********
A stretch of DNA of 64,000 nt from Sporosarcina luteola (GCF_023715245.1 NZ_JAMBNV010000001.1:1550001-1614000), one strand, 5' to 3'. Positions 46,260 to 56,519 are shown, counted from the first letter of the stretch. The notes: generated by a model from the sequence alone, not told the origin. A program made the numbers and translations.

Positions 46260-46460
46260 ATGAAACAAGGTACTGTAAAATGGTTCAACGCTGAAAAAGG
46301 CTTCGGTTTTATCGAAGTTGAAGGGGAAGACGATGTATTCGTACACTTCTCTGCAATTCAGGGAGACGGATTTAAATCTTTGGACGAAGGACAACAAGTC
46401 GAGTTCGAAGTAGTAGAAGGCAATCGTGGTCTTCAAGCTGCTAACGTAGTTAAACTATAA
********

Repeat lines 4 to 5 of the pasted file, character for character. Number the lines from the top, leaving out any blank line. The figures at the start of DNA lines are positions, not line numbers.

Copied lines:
46301 CTTCGGTTTTATCGAAGTTGAAGGGGAAGACGATGTATTCGTACACTTCTCTGCAATTCAGGGAGACGGATTTAAATCTTTGGACGAAGGACAACAAGTC
46401 GAGTTCGAAGTAGTAGAAGGCAATCGTGGTCTTCAAGCTGCTAACGTAGTTAAACTATAA